By Vincent Browne (for the Sunday Business Post)
Last Wednesday afternoon, I visited the offices of the European Commission in Molesworth Street, Dublin. I wanted a copy of the Lisbon Reform Treaty, on which we will vote in a few months. One of the three gentlemen at reception gave me a photocopy of the document, the only form in which this treaty is available.
I noted that on page 10 (I think it was on page 10, for even the page numbers are confusing) Article 1 stated: “The Treaty on the European Union shall be amended in accordance with the provisions of this article.” Then, at the bottom of this page, it says Article 1 shall be amended as follows: “The third paragraph shall be replaced by the following: The Union shall be founded on the present Treaty and on the Treaty on the Functioning of the European Union (hereinafter referred to as ‘the Treaties’).”
I asked the jovial gentlemen at reception if I could have a copy of the “Treaty on the Functioning of the European Union” because, I explained, it obviously was not possible to understand the Reform Treaty, on which we were to vote, without having a copy of the “Treaty on the Functioning of the European Union”.
They said they didn’t have it. I asked how then could I understand the Reform Treaty. They were sympathetic to my dilemma.
At this stage, we were joined by a woman who worked upstairs in the Commission office. She asked if she could help. I explained my predicament.
She, too, was sympathetic and explained that actually there was no such thing as the “Treaty on the Functioning of the European Union”. She understood that the Council of the European Union had decided to publish a version some time in April, but that was not certain.
We were then joined by another person from upstairs, whom I had met previously. This person explained that the “Treaty on the Functioning of the European Union” was actually a compilation of all the previous treaties since the Treaty of Rome in 1957. This person said she could give me a summary of the Reform Treaty which should be enough, as it explained what the Reform Treaty was about and I would not have to bother my little head (actually, she did not use that phrase, but that was the tenor of the remark) trying to understand all this on my own by going through the previous treaties.
I said, no, I would like to do my own evaluation of the Reform Treaty, and would like to understand it - but how could I do so if there was not a copy of the treaty which it purported to amend?
She repeated the information about the possibility that, some time in April, the Council of Ministers might publish a copy of the “Functioning” treaty, but this was not certain.
I asked how could anyone vote for this Reform Treaty if they were not in a position to find out what it meant? I was told that our democratically-elected politicians could tell us citizens what the Reform Treaty was about, and on the basis of what they told us, we could vote.
I said I didn’t find that satisfactory, since I was being asked to make up my own mind and then vote on the Reform Treaty.
At this stage, someone said the Institute of European Affairs (the outfit in North Great George’s Street, near where David Norris lives) had published an annotated version of the Reform Treaty which would explain everything. I said I still would like to make up my own mind, as I believed the Institute of European Affairs was the cheerleader for the EU and would be unlikely to offer an objective analysis of the treaty.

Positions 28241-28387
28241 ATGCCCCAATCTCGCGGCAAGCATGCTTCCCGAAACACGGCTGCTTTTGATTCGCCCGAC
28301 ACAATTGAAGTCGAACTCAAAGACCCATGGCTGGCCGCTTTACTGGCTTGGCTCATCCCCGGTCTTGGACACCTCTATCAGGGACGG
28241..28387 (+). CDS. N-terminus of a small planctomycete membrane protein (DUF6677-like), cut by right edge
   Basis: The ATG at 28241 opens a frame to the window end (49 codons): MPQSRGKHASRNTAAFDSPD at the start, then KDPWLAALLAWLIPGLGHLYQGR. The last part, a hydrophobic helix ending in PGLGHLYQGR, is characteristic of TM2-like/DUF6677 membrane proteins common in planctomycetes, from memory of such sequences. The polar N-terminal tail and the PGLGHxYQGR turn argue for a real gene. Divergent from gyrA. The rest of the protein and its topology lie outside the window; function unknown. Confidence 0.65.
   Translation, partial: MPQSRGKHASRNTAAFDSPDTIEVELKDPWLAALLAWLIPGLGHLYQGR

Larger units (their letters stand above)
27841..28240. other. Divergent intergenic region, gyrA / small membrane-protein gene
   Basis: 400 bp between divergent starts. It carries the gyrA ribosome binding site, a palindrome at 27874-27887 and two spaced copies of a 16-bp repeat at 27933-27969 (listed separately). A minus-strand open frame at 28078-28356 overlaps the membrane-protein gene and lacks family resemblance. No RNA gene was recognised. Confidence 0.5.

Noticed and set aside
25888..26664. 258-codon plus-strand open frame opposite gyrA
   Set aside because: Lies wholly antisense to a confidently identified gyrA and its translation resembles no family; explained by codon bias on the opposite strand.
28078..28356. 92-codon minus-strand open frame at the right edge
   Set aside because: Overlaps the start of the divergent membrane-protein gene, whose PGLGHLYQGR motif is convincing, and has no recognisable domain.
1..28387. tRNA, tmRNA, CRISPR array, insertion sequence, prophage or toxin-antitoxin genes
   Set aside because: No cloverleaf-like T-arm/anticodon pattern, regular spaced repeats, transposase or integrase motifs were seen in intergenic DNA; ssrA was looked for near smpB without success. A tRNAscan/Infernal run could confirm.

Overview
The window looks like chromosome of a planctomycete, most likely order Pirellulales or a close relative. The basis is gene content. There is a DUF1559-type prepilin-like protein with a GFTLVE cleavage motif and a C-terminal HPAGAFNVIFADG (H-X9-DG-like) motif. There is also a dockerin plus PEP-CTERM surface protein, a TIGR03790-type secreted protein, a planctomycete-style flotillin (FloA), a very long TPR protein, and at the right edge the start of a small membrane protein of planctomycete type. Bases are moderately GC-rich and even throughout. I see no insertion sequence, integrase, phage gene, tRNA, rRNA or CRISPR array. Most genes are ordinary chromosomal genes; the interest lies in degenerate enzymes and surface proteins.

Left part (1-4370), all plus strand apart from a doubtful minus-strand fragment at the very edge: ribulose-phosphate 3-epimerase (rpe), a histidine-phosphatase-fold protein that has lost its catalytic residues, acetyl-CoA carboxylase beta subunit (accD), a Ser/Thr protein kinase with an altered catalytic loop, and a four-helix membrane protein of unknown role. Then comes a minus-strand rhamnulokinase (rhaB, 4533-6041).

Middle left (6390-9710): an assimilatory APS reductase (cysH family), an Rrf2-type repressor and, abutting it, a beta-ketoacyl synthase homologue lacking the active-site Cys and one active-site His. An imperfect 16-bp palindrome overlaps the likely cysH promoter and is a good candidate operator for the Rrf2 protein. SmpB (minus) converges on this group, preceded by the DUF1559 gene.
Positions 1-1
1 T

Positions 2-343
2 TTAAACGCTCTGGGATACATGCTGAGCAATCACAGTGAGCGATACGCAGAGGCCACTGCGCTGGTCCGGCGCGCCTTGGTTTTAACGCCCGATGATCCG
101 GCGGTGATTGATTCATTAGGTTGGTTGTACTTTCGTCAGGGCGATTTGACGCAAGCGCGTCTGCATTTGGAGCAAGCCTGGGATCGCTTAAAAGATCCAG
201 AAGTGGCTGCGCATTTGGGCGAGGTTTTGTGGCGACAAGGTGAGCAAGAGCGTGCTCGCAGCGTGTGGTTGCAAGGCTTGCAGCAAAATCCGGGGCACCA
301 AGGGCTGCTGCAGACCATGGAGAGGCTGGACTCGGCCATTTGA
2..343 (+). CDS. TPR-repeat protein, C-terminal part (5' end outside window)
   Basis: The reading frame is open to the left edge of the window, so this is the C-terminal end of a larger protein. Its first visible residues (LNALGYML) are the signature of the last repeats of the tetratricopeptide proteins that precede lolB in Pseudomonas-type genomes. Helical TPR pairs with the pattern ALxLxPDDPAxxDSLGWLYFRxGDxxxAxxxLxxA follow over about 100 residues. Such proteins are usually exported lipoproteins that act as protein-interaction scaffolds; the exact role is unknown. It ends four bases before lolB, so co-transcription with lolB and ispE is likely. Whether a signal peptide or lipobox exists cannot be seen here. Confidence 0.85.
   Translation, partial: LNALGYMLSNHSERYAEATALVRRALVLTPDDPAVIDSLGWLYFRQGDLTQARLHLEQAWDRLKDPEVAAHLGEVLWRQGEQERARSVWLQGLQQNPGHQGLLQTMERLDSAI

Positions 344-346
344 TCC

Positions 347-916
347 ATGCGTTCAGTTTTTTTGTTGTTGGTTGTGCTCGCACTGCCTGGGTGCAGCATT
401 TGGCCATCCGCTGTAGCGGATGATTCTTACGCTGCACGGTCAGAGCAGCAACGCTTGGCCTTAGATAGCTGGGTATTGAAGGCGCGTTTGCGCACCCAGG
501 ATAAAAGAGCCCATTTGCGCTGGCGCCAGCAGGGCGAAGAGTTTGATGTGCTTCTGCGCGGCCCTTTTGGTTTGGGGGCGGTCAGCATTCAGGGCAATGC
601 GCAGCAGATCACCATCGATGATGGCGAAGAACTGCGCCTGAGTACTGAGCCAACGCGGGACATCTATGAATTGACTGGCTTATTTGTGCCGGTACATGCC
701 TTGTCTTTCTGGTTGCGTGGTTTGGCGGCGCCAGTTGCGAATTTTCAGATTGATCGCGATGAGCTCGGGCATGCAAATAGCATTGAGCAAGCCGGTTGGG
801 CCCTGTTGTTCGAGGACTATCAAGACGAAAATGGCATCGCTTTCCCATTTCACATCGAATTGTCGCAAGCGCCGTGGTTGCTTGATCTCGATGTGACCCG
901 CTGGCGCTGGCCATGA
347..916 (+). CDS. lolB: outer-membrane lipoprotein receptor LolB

The gentlemen at reception were amused at the exchanges and one of them asked why did I not go across the road to the Government Stationery Office and maybe they would have the “Functioning Treaty of the European Union”.
I went across the road as advised, and met an official whom I knew vaguely from previous visits. I asked for the “Functioning Treaty of the European Union”. He said he had never heard of it. I said neither had I. He went to his catalogue to see if he could find any reference to the “Functioning Treaty of the European Union”. Nothing. He checked this on a computer. Nothing.
I have been looking through this photocopy of the Reform Treaty, which the helpful and good-humoured gentlemen at the reception desk of the European Commission office had given me. The whole thing is unintelligible unless you have it side-by-side with this “Functioning Treaty of the European Union” - and since this “Functioning Treaty of the European Union” is not about, it is impossible to understand what the Reform Treaty is about.
Just think of the sheer outrageous arrogance of our betters who want us to go into the ballot boxes sheepishly and vote Yes to a treaty that we cannot possibly understand from the documentation they have made available.
If you were asked by a bank manager or estate agent or solicitor to sign a form, wouldn’t you insist on knowing in advance what it was before doing so?
Why, then, are we expected to approve a treaty that affects our Constitution (for if it didn’t affect our Constitution, we would not have to vote at all) without being able to understand what it is about, other than by trusting the word of these arrogant trick artists?
I would bet my bottom dollar that not one of the following gang have a bull’s notion of what this treaty means article by article, for the good reason that it is literally incomprehensible: Bertie Ahern, Dermot Ahern, Brian Cowen, Dick Roche, Mary Harney, John Gormley, Enda Kenny, Eamon Gilmore and the rest. Even Alan Dukes - and even more Brendan Halligan (the guy who is chairman of the European Institute of European Affairs in North Great George’s Street, near where David Norris lives).
The only responsible, sensible, reasonable, intelligent course of action to adopt is to vote No to this treaty on the grounds that we don’t know - and can’t know - what it means.